Scott Taylor: I’ve heard you speak a couple of times on this pattern. I’ve read a couple of interviews as well. And generally, when you talk about this pattern and Prophets and Apostles and their messages, you also take an opportunity to talk about general conference messages. I think sometimes our Latter-day Saint members think, “Oh my goodness, that was such a cohesive conference session, that was all planned and orchestrated. And everybody knew what everybody else was speaking,” and whatnot — Can you talk about that, and help dispel it? 

Elder David A. Bednar: It was planned, it was orchestrated — but by heaven, not by those who are participating in the conference, per se. I’ve been doing this for more than 16 years now, and only on the rarest of occasions is there ever a specific assignment given to the speakers on a particular topic. And what I wish I could convey — I don’t know that I can describe this, Scott, adequately — but there have been instances where I have been seated on the stand, knowing I’m the next, or two or three speakers away, and I listen to a continuity building, thinking, “If we had planned and organized and orchestrated these messages, it could not have been done nearly as well as it was done by the power of the Holy Ghost.” In the scriptures, it talks about sometimes, those who had heard King Benjamin fell to the ground. And you begin to see how heaven doesn’t constrain, but influences if we’re willing. And people who’ve never talked to each other about the messages they’re giving in general conference, build to a crescendo across the messages. That is miraculous, absolutely miraculous. So they are orchestrated, but by heaven, not by the participants.

Scott Taylor: This pattern you’ve talked about of teach the doctrine and the principles, the invitations to act and the promised blessings, we’ve talked about that pattern. Quite often as you speak, you make reference to patterns in the gospel, patterns in the temple, patterns that we can apply. Help the listeners, the Latter-day Saints understand two or three of these other type patterns where they can be mindful of and watchful of. 

12:03 

Elder David A. Bednar: In the 52nd section of the Doctrine and Covenants, the Lord reveals that He will give unto us a pattern in all things. So, for example, the Savior, I think, is characterized by the pattern of “one by one.” He appears to the multitude of 2,500 people at the temple in the land of Bountiful. And He doesn’t invite one or two to come to feel the wounds in his hands, his feet and in his side. But he gives them that opportunity one by one. That’s Him. That’s how He does things. So he’s not speaking to congregations, he’s speaking to “a one.” I believe that’s a pattern of the Savior’s ministry that we benefit from.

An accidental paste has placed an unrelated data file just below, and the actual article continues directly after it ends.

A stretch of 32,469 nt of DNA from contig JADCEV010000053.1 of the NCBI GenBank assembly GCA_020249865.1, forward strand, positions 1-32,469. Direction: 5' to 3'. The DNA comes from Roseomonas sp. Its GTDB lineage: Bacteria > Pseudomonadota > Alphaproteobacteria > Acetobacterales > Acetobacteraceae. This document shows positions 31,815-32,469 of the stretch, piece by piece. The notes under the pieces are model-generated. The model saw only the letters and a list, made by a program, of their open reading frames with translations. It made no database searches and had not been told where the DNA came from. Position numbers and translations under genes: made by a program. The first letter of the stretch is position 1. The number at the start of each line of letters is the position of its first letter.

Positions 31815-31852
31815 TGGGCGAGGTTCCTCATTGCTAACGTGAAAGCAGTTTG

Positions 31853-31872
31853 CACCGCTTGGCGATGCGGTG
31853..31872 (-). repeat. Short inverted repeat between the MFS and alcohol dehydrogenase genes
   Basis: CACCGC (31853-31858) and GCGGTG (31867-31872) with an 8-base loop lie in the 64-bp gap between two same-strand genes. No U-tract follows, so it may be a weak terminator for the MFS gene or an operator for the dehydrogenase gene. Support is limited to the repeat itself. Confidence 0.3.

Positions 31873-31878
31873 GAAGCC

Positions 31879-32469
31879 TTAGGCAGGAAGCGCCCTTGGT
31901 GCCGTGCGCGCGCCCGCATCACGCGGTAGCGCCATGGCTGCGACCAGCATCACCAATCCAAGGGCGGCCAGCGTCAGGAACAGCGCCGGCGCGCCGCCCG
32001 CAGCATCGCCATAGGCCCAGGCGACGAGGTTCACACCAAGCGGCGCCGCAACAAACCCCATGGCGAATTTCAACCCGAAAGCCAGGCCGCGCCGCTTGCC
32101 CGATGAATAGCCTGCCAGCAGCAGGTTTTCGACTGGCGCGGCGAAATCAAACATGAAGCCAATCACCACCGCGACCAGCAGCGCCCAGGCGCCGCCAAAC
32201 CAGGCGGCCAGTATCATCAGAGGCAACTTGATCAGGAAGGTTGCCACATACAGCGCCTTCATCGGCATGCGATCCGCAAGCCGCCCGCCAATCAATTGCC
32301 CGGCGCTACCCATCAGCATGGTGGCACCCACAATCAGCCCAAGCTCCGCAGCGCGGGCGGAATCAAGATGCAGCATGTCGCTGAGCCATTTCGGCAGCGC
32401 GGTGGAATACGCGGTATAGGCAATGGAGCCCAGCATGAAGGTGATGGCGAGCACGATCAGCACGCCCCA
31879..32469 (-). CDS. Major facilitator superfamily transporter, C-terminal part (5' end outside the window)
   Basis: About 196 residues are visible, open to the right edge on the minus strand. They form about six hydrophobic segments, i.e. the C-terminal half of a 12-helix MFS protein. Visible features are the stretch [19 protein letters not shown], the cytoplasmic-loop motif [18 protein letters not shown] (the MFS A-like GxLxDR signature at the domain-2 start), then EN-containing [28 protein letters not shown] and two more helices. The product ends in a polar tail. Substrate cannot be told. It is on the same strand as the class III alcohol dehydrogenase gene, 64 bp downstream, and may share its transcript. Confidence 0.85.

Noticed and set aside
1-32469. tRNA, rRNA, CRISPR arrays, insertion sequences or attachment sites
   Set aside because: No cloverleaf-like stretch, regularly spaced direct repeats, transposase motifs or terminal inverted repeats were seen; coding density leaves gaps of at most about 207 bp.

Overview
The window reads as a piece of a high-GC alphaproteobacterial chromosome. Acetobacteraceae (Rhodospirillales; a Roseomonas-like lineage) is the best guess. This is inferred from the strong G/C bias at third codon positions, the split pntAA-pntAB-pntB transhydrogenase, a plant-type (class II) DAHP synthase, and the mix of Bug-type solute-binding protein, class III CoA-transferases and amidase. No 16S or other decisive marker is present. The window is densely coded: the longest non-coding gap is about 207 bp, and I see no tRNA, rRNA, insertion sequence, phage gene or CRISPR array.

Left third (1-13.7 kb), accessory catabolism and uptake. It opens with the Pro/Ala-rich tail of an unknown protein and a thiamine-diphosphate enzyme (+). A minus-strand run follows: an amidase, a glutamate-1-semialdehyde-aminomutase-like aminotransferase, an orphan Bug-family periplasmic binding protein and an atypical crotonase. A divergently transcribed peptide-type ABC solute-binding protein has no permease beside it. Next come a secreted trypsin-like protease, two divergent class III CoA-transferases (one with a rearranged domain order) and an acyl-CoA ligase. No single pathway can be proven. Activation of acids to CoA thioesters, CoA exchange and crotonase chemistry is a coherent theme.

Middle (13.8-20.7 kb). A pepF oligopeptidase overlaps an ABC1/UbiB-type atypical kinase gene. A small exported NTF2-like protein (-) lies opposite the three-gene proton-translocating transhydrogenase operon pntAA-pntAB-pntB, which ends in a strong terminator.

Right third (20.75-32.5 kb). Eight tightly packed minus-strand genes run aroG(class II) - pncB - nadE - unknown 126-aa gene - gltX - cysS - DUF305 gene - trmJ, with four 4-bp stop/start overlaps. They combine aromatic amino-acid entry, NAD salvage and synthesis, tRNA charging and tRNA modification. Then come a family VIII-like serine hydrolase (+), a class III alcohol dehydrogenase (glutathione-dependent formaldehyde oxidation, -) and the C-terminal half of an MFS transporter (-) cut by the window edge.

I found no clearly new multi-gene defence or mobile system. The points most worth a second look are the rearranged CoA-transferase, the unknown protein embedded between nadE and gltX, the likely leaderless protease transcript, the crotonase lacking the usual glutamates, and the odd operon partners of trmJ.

Another pattern: “By small and simple things are great things brought to pass,” “Be not weary in well doing, for you’re laying the foundation of great work,” and “Out of small things proceed with that which is great.” So, line upon line, precept upon precept. A pattern is a guide or a model, and so when you may not know how to approach something, a pattern gives you a starting point. 

And so a member of the Church may think, “Well, how come I don’t receive dramatic answers to prayers?” Well, that’s a pattern. Sometimes there are dramatic answers to prayers. But it’s also a pattern that it comes line upon line, precept upon precept. There are more patterns than we can identify or count. But we may think that an answer would come in only one way, or revelation comes in only one way. But there are many patterns and I think it helps us to have spiritual vision, if we understand some of those patterns. I think there’s just a spiritual engagement and even excitement in trying to identify patterns in the scriptures. That’s a part of the active learning of the gospel as we ask, seek and knock. And as we identify them, this is not just academic knowledge, but it influences having spiritual eyes to see and discern, and spiritual ears to hear and to learn. 

So I think the patterns are very helpful. The Lord would not have said “I will give you a pattern in all things” unless they were important, and we’d be benefited by trying to learn. 

Elder David A. Bednar of the Quorum of the Twelve Apostles answers a question during a press conference in the Rome Temple Visitors' Center of The Church of Jesus Christ of Latter-day Saints on Monday, Jan. 14, 2019.
Elder David A. Bednar of the Quorum of the Twelve Apostles answers a question during a press conference in the Rome Temple Visitors’ Center of The Church of Jesus Christ of Latter-day Saints on Monday, Jan. 14, 2019. Credit: Ravell Call, Deseret News, Deseret News

Scott Taylor: Elder Bednar, let’s switch topics. Due to the COVID-19 pandemic, the First Presidency closed the Church’s 168 dedicated temples worldwide a year ago this month. Since then, they’ve slowly started reopening temples ina careful, cautious four-phase plan. And meanwhile, temple dedications and rededications are on hold while we wait for more appropriate public settings. Can you talk about that?